Safety – ASD’s top priority

  • Community Update

    November 2018

     

    Safety is the number one priority for the Anchorage School District. Keeping our students and staff safe requires strategic planning, quick response, and authentic communication. Always a top of the mind issue, the District continues to work and collaborate with our families, the Anchorage Police Department, and the community. In the wake of heightened national threats, ASD formed a new Safety Committee, bringing together District, school, and community stakeholders to address ongoing and emerging safety needs.

     

    According to the Educators School Safety Network, by the end of the 2017–18 school year, across the U.S., there had been at least 3,378 threats of violence in K-12 schools. That was a 62 percent increase over the previous year. In ASD, this fall, we have experienced safety issues of bullying, school threats, bus stop dangers, and community risks. There have been vague, nonspecific threats made which have caused uncertainty, and fear for ASD students, families, and staff. ASD takes every threat of injury, harm, and danger seriously. Staff works diligently to be responsive to parents, families, and community members.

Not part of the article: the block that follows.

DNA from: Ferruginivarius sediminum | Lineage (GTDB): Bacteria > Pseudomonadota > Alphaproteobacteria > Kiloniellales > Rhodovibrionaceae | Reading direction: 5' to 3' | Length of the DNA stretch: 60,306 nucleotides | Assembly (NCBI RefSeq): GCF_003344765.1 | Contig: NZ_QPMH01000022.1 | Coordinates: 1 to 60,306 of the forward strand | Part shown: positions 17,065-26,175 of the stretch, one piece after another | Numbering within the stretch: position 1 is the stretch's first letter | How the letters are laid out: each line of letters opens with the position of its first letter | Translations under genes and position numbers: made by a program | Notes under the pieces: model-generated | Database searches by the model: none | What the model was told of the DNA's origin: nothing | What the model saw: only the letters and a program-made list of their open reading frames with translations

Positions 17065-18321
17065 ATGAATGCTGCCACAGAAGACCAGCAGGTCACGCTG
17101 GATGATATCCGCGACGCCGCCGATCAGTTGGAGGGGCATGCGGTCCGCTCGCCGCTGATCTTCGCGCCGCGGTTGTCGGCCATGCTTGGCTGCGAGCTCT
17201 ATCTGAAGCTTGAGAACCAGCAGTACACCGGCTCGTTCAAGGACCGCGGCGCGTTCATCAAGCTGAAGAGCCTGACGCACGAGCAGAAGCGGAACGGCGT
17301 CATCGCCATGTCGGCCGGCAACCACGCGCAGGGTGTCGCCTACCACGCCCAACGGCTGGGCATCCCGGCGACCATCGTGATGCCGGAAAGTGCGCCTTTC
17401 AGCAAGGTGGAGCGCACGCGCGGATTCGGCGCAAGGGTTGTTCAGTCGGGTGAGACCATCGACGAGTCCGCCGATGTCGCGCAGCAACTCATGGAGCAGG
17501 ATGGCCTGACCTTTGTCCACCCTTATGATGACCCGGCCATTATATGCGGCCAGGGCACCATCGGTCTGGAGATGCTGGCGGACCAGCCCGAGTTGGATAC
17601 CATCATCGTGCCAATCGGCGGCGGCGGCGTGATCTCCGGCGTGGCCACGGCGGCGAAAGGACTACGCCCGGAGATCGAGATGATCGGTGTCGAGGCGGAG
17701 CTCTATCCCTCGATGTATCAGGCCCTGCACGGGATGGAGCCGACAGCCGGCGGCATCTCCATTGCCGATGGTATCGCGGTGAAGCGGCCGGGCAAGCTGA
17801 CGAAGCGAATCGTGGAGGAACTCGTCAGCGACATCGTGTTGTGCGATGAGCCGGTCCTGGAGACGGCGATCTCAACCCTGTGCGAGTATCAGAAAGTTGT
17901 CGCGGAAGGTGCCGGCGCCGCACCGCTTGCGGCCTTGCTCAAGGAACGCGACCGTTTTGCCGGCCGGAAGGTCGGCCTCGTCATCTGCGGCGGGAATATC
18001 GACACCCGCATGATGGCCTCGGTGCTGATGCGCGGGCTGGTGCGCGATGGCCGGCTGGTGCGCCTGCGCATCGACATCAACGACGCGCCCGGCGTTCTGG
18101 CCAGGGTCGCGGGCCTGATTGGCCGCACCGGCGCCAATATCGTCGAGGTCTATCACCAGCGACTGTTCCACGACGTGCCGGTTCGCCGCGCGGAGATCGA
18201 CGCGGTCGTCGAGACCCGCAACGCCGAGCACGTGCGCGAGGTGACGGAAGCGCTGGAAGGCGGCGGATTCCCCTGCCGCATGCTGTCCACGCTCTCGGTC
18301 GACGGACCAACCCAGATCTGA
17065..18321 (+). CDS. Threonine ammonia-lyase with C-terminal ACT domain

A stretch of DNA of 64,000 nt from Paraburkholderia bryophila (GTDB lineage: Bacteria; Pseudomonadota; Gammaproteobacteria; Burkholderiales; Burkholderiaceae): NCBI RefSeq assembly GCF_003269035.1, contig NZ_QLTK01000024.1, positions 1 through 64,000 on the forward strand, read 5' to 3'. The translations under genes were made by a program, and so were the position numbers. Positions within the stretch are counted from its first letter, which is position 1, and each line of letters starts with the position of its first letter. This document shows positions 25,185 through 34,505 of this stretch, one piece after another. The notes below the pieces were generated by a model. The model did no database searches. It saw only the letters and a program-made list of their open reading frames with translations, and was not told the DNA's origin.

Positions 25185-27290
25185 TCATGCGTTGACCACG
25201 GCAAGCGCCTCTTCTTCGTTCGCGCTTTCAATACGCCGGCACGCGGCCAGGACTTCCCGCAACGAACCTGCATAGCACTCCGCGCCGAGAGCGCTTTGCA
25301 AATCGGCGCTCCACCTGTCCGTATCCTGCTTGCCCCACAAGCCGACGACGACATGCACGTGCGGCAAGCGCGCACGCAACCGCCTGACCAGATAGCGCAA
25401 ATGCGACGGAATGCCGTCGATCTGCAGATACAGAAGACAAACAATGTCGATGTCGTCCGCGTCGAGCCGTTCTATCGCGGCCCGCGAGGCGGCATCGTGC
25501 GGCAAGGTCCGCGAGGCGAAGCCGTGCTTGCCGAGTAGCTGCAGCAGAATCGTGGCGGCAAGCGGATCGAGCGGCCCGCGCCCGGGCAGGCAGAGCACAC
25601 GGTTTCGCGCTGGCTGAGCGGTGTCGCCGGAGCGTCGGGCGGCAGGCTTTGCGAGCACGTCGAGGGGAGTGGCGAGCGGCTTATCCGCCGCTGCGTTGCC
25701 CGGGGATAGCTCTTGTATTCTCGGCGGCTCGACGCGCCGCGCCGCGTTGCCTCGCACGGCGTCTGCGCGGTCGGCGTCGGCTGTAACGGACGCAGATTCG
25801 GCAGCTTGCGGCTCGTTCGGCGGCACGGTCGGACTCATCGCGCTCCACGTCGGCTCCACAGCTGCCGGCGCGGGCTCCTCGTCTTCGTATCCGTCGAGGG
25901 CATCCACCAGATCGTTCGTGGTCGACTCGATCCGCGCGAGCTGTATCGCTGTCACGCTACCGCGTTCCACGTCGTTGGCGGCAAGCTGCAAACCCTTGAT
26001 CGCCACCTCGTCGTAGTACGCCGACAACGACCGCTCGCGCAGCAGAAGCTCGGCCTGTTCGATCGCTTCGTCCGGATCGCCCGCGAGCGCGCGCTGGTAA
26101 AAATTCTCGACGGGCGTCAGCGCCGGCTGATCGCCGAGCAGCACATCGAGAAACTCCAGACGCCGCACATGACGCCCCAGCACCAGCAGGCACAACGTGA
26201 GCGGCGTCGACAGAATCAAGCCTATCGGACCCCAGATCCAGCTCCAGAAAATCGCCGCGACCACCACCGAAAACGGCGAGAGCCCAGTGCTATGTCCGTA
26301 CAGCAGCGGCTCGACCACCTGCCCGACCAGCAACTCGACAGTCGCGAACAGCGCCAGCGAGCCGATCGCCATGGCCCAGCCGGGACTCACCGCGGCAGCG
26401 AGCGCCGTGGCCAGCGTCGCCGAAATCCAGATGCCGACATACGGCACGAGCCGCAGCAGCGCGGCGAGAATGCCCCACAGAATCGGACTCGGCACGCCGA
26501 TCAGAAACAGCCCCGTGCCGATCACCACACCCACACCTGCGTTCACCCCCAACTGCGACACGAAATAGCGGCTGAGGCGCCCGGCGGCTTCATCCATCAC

ASD uses the ALICE Training Institute safety program to better prepare students and staff for a violent intruder situation. As students, staff, and our secondary schools conduct mandatory drills (one each quarter), we have increased readiness and understanding of options for safety and survival. The ALICE program provides age-appropriate student safety guidance. National standards, evidence, and data support the ALICE protocol.

     

    Learn More About ALICE

  • A Alert – Sound an alarm using plain and specific language. Seconds matter. Use any and all communications means available. Describe the threat in plain language; give location, description, activity and what direction intruder is heading. Call 911 when it is safe to do so.

     

    L Lockdown – Move to a secure location, lock the door and take action to better barricade the room and begin preparing for other strategies if needed, such as evacuate.

     

    i Inform – Share the intruder’s location and direction as often as possible using any means necessary (such as the intercom, handheld radios, text, cell phone or other means) so that everyone on site has access to the information.

     

    C Counter – This is a last resort. Distract the intruder with noise, movement or throwing objects at the intruder in order to create space to evacuate. This is an age-specific response and some may choose not to counter.

     

    E Evacuate – This is always the best first choice, if it is safe to do so. Get as many people away from the danger zone to a safe location as quickly as possible. Leave belongings behind and call 911 when it is safe to do so.

     

    The strategies do not need to be completed in order and should not be considered a checklist. Staff and students will rely on the information at hand and their own judgment to determine the safest course of action.